Using Lightroom, I can make any number of changes to one photo, and sync those changes with others for a fast workflow. Photo Raw also has a sync option, BUT it only syncs select changes, and you don’t get to choose.
    Metadata can’t be shared with other programs. If you use Photo Raw to cull and flag your photos, and then move to Lightroom, you now have a problem.

    I have a huge inventory of plug ins that don’t currently work with Photo Raw like Topaz and Particle Shop. It does work with Nik, but I’ve learned to use OnOne to replace Nik since Google isn’t doing anything to support this. Honestly, I can get the same look from OnOne Photo 10 and no longer need Nik- which is a good thing. It’s only a matter of time before Nik no longer functions without future support.

    For the Lightroom and casual to light Photoshop user, OnOne Photo Raw could easily replace Adobe and is quick to learn. The low price without a subscription is attractive at first, but beware! OnOne is cheaper than Adobe, but no different. You get free upgrades to the current version, but when a new version comes out (which happens almost every year), you will have to pay for this upgrade unless you’re paying the extra fee’s to be a “Plus” user. Sound familiar? So long as you subscribe to Plus, you get the free upgrade.
    While there are a lot of negatives here, I do believe they’ve made some great improvements for the right user. The heavy photoshop user will not be happy with this as an all in one solution. OnOne’s “layers” simply can’t replace the massive and all powerful Photoshop set of tools. I plan to keep Photo Raw, but will continue using it as a fantastic plugin.

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  2. Colin Woods

    I am watching this and MacPhun’s new Luminar with interest. I like On1 v9 suite and use it a lot. For RAW conversion though, it has to go head to head with DxO Optics. I am not professional so speed is a minor issue for me, but if On1 or MacPhun can squeeze DxO quality RAW conversion into an all-in-one package, I’ll be on board.

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  3. Scott Walter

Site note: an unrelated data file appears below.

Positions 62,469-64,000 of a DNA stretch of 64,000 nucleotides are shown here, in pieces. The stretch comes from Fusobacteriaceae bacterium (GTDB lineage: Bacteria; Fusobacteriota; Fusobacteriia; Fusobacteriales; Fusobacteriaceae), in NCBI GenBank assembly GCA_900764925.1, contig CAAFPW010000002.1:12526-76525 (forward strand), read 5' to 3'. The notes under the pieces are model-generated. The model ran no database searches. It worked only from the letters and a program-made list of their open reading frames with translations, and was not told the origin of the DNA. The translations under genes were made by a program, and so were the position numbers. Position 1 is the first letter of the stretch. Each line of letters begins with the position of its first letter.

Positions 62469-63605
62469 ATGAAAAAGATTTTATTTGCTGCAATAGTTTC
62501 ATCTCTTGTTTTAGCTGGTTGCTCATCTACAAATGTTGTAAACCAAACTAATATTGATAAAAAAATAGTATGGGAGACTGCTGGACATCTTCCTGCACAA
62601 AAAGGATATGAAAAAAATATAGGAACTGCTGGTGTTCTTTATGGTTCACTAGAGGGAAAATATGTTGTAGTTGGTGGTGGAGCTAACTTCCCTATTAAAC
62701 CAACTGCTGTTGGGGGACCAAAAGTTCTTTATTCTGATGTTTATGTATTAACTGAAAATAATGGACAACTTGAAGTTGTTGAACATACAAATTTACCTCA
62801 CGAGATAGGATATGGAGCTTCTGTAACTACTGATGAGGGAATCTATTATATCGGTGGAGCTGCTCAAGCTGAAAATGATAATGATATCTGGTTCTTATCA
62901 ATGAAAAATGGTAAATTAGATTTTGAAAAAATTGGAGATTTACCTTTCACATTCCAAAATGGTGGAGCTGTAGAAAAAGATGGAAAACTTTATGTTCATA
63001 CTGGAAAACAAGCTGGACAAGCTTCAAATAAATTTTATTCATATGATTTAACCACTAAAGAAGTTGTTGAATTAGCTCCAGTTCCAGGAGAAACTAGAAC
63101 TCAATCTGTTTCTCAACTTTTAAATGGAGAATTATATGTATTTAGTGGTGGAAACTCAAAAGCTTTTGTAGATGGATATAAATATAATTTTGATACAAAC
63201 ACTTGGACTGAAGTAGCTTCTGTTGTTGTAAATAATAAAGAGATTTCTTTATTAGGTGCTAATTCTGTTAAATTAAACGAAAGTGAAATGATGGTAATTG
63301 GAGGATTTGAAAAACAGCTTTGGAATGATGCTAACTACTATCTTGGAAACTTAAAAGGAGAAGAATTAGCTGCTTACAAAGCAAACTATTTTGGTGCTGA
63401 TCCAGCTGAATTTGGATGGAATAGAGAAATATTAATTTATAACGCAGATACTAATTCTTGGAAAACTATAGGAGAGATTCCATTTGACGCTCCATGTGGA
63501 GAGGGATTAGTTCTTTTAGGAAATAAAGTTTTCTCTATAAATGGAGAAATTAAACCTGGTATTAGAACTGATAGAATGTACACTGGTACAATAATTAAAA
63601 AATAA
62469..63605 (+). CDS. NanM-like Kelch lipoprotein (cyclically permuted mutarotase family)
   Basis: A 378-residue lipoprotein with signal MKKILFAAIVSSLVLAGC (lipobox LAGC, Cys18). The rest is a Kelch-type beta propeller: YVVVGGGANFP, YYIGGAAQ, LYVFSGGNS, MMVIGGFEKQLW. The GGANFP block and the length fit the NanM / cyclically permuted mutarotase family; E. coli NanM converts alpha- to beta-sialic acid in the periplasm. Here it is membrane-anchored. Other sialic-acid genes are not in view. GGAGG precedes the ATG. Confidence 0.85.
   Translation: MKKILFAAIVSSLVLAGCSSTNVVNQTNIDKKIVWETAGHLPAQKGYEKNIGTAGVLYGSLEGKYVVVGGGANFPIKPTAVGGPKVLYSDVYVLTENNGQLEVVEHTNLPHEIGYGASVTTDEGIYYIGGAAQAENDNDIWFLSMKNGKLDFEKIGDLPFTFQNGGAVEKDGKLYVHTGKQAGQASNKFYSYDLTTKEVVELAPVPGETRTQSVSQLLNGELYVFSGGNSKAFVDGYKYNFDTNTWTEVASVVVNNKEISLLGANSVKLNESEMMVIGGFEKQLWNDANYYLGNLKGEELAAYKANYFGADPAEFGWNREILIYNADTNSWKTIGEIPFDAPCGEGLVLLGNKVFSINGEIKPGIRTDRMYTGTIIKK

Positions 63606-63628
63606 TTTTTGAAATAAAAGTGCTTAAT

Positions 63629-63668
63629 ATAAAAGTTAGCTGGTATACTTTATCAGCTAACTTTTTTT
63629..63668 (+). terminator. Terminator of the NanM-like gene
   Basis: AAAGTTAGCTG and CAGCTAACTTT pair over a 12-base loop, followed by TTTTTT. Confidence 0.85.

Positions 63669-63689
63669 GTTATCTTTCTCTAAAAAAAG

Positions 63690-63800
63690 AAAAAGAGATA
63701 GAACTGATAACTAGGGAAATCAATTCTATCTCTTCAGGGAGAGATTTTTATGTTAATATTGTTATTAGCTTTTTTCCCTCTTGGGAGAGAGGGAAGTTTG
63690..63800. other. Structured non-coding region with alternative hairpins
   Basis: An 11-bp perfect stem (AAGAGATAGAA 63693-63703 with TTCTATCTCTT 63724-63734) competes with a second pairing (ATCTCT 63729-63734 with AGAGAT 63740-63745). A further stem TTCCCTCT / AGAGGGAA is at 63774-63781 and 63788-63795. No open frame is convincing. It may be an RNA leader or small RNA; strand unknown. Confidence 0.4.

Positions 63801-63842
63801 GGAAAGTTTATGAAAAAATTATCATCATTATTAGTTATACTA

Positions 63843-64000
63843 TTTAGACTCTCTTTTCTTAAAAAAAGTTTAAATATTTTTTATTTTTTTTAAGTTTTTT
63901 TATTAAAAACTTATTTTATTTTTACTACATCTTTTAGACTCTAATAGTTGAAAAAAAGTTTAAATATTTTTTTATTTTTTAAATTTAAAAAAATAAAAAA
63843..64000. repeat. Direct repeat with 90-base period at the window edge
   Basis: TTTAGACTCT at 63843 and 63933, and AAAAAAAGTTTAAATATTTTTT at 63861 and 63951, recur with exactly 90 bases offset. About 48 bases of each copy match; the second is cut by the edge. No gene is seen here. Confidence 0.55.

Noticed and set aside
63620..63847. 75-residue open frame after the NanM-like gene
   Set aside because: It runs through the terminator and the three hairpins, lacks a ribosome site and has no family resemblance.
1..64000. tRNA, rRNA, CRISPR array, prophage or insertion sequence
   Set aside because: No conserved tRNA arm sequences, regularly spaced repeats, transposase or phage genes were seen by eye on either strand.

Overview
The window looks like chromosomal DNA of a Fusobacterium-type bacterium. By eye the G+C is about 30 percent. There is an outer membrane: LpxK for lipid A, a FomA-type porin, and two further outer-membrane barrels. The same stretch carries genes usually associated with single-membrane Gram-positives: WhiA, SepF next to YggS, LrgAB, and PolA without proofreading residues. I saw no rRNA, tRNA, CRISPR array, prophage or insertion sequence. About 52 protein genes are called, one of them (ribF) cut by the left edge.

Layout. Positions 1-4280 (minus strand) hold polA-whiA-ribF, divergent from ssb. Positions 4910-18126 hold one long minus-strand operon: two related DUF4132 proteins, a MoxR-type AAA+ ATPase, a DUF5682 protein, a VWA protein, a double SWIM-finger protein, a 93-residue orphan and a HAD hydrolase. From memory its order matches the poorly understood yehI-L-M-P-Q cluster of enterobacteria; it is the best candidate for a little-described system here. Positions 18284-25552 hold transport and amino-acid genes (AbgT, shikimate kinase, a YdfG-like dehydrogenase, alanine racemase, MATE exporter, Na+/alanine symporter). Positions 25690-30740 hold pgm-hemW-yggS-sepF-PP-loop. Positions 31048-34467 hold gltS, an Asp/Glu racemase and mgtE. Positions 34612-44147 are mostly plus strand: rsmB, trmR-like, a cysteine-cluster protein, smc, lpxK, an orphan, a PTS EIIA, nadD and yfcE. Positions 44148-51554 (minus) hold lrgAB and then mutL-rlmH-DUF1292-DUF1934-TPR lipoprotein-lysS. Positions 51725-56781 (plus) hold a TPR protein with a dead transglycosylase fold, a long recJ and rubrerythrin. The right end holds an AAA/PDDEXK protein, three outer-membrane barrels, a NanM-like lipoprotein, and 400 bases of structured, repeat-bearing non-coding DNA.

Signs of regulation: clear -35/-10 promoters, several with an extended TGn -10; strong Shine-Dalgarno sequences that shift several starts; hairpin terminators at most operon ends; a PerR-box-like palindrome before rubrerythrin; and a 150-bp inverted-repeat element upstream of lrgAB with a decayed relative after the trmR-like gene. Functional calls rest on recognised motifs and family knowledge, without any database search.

I think their speed claims are pretty spot on. We have to wait until late spring to make ON1 a total replacement for what you are using today. As this first release is missing some key features. However they have a public road map so you can see what we will be getting over the next several months.

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  4. Lenzy Ruffin

    I really hope the new version lives up to the hype. If it delivers what they promise, I’ll happily stop using LR. I’ve been using On1 since version 7 or 8 and they’ve been promoting it as a LR alternative for quite a while, when really it wasn’t up to the task. And this whole “rewritten from the ground up” stuff they’re saying sounds familiar, too. I think that’s the same thing they said when version 10 came out. How many times can you start over from scratch?

    I just hope they can back up their considerable promises with Photo RAW. I would love to be able to move my workflow over to On1 exclusively, but that’s not been feasible thus far. Version 10 and prior sometimes behave like a set of apps that were cobbled together through acquisitions rather than developed by a single company. Basic, commonly-used tools are only available in certain modules when they should be universally available anywhere in the suite. A crop tool that doesn’t allow you to reset the crop, so you better make sure you don’t want to ever change it later. Lots of little stuff like this that isn’t really little when you’re trying to get some work done.

    If they’ve finally put together a version of their software where all the modules are truly integrated and all the tools work intuitively (not interested in learning the quirks of cropping the On1 way, just make it work intuitively like it does in LR), AND it delivers all the new stuff they’ve promised, they will have created an alternative to LR that can’t be ignored. But delivering all of those things is a very tall order and I honestly don’t see it happening all in this version. I hope it does, but I’m not counting on it.

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  5. Thomas Starlit

    I am a current user of Capture One Pro and hugely happy about it. Especially the RAW conversion is brilliant. For more advanced retouching I use Affinity Photo which I am also hugely happy about. However…. The thought of being able to combine two separate products into one is appealing. It would enable a more fluent workflow, everything in one place, and hopefully those gigantic layered TIFFs would be a thing of the past. However, my main concern is that of losing the RAW conversion quality of Capture One Pro which in my opinion is unparalleled. Maybe time to try out that trial version of On1 RAW…